translated from the Spanish by Don Share
I have walked down many roads
and cleared many paths;
I have navigated a hundred oceans
and anchored off a hundred shores.
All over, I have seen
caravans of sadness,
pompous and melancholy men
drunk with black shadows,
and defrocked pedants
who stare, keep quiet, and think
they know, because they don’t
drink wine in the neighborhood bars.
Bad people who go around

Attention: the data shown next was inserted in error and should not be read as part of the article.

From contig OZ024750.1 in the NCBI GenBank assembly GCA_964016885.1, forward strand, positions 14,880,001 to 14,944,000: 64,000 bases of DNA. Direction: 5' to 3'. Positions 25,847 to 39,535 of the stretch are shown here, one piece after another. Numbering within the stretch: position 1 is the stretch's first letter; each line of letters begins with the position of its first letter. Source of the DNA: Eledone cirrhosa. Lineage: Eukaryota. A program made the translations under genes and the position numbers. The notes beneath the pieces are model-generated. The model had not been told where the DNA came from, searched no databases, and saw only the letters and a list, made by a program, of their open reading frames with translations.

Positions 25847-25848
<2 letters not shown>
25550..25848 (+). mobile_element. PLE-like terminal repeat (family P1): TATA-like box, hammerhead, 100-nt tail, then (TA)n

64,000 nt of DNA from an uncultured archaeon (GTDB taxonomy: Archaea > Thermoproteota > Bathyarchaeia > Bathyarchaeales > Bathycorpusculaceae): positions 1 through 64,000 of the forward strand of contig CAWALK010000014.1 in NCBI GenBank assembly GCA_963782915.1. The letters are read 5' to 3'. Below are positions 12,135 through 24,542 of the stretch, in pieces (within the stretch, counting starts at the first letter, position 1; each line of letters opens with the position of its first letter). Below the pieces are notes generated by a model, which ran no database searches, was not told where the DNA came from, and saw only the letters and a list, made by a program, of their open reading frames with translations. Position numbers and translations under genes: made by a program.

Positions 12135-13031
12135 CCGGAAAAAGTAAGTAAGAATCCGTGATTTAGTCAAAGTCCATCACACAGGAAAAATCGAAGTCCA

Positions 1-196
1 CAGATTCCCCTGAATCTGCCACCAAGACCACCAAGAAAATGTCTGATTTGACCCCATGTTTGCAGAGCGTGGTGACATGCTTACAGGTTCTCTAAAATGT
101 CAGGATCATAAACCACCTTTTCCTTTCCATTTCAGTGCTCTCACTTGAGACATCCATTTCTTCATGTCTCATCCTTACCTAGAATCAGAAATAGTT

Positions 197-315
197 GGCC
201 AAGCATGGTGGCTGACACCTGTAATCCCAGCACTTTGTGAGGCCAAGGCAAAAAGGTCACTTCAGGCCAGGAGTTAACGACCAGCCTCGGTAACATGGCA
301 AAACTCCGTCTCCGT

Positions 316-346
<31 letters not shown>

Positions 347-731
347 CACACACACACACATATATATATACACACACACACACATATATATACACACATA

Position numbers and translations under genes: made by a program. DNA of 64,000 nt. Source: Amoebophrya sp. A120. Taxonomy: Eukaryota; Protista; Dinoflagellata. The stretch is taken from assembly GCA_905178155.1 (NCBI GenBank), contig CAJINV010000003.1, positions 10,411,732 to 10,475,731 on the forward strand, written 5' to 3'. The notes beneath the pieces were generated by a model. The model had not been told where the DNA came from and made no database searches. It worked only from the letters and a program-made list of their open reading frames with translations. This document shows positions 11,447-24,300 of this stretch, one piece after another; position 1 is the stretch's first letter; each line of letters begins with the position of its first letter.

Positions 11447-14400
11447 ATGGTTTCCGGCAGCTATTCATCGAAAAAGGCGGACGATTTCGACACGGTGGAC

polluting the earth . . .
And all over, I have seen
people who dance or play,
when they can, and work
their four handfuls of land.
If they turn up someplace,
they never ask where they are.
When they travel, they ride
on the backs of old mules,
and don’t know how to hurry,
not even on holidays.
When there’s wine, they drink wine;
when there’s no wine, they drink cool water.
These are good people, who live,
work, get by, and dream;
and on a day like all the others
they lie down under the earth.
Antonio Machado is one of Spain’s most highly esteemed poets. He lived from 1876–1939. (1988)
Don Share is translating the poems of Miguel Hernandez. He has work forthcoming in The Paris Review. (1988)